By Ilona Westfall
Images courtesy Cleveland Platform Tennis
A new form of paddling is about to join the water-based recreation in the flats. The Flats Platform Tennis Center is set to open next door to the Cleveland Rowing Foundation near Rivergate Park, bringing the city its first public courts for platform tennis, a form of the sport that uses a paddle instead of a racquet. The goal is to break ground in the next few weeks and open in October.
Currently in the permit phase, the facility plans are designed by local architect Kent Whitley with platform tennis court builder, Reilly Green Mountain, slated to build the center, which will feature four courts flanking a central building. Unlike standard tennis, platform tennis is elevated on a deck with heaters beneath, allowing year-round play. The courts are 1/3 the size of regular tennis courts, fenced in, and feature a non-slip aluminum floor. The game is played with a heavy, foam rubber ball, which creates a different gameplay than traditional tennis.
If you’re unfamiliar with platform tennis, you’re not alone. The sport’s roots are in country clubs, and in Northeast Ohio, the 30-or-so private courts are mainly on the east side. That creates obvious financial and geographic barriers to accessing the sport.
“What we want to do is essentially democratize the game with this, the first facility that’s being built exclusively for public use,” says Cleveland Platform Tennis Foundation (CPTF) board member Hank Stewart. “By doing so, we’re going to naturally increase the diversity of the talent pool and the players. We’re going to get people from not just different areas of town, but from different socioeconomic backgrounds. We think the game and the community will be richer as a result.”
In order to maximize access, the center will offer discounted memberships for those under 35 (who are more likely to be earlier in their careers and have student loans), free clinics for interested parties to check out the sport commitment-free, and single-day admission. They’ve also reached out to area community groups and businesses to attract Flats residents and workers.
But it’s their youth mentoring program that has CPTF board members and paddlers (as platform tennis players call themselves) really excited. Modeled after similar programs for golf and squash in other cities, it will pair kids with mentors who help them on the court, then help them with their homework.
“We’ll have a volunteer crew for that,” says board member, Karen Nejedlik. “So the kids will have the opportunity to come down to our facility, play the sport, do some homework, meet some people, and we just really hope it enriches their lives as well as ours.”
The foundation’s mission to expand the game to as many people as possible is why they were given the largest grant and loan for the project that the sport’s governing body, the American Platform Tennis Association, has ever awarded.
“They basically said to us, ‘We’re watching you, we believe in you, and we’re going to use your blueprint of how to do this in other urban areas,’” says Nejedlik. “Because they want to see this happening all over.” The bulk of the project’s $600,000 cost, however, came from grassroots funding: eager paddlers and local corporations.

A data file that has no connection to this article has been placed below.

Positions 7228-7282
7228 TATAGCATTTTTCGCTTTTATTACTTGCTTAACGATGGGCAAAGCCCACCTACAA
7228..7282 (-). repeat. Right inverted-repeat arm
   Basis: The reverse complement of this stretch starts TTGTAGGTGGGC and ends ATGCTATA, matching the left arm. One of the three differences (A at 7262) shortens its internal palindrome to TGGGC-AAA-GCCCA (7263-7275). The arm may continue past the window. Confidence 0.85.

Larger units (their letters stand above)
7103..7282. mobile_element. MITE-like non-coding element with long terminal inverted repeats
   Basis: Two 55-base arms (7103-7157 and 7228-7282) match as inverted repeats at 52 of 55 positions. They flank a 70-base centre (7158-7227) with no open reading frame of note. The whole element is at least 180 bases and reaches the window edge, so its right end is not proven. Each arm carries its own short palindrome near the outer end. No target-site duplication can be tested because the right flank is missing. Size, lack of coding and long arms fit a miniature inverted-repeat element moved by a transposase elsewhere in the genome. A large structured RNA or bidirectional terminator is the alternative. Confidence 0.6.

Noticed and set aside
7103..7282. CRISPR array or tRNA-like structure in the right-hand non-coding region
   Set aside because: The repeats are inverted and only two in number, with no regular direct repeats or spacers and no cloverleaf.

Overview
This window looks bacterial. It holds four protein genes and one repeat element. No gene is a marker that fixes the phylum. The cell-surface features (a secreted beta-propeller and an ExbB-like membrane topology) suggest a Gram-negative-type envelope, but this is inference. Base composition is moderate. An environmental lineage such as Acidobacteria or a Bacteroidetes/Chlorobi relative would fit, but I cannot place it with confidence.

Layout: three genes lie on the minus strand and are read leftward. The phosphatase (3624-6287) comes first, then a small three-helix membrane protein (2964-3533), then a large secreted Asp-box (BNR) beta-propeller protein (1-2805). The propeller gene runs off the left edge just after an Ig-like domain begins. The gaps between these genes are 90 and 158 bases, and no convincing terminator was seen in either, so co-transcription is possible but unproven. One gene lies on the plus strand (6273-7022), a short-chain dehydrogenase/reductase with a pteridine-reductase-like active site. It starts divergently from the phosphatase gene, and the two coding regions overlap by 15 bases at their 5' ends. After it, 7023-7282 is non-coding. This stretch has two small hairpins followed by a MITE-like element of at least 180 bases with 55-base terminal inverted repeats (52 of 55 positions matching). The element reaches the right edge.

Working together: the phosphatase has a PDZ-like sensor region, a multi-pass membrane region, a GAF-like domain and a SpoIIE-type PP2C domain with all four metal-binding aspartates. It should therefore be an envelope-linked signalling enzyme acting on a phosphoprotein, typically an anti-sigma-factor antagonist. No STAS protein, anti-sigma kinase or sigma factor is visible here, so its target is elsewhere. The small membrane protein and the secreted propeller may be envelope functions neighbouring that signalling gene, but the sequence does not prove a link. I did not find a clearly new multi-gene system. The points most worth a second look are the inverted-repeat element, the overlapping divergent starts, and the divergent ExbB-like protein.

For the Cleveland Rowing Foundation, who is leasing space on its property to them, a partnership with The Flats Platform Tennis Center is a match made in heaven. Similar to the tennis center’s youth mentorship initiatives, the rowing foundation partners with area high schools and colleges, including offering a free, grant-supported summer camp program with the Cleveland Metropolitan School District, that exposes students who might not be familiar with rowing to a new sport.
“We’re still working out the details, but the hope would be that we can incorporate both tennis and rowing into our summer camps moving forward into 2021,” says Cleveland Rowing Foundation Executive Director Kirk Lang. “I think it allows youth to be able to experience a different type of sport they might typically not be used to, and also allows children from within Cleveland to actually be able to access the river and lakefront, which they typically might not be able to in their everyday life.”
Lang anticipates that symbiotic relationship with the platform tennis facility will extend to adults too. With the rowing season generally running from April to October, rowers don’t usually have a winter sport (or reason to stay in the Flats). He hopes they’ll try out platform tennis and keep the area around Rivergate Park — also home to the Crooked River Skatepark, Cleveland Metroparks-owned Merwin’s Wharf, Ohio City Bike Co-op, new bike trails, and several bars and restaurants — busy year round.
“I think it’s going to add to the recreational aspect of what Rivergate Park’s original premise was,” says Lang. “The thought was always that we’ll expand the foundation while incorporating other recreational sports. We’re sort of the nexus of recreation where all these Metroparks trails come together and meet, and really this whole site, I would say in the next five years is going to be something truly transformed from its industrial past.”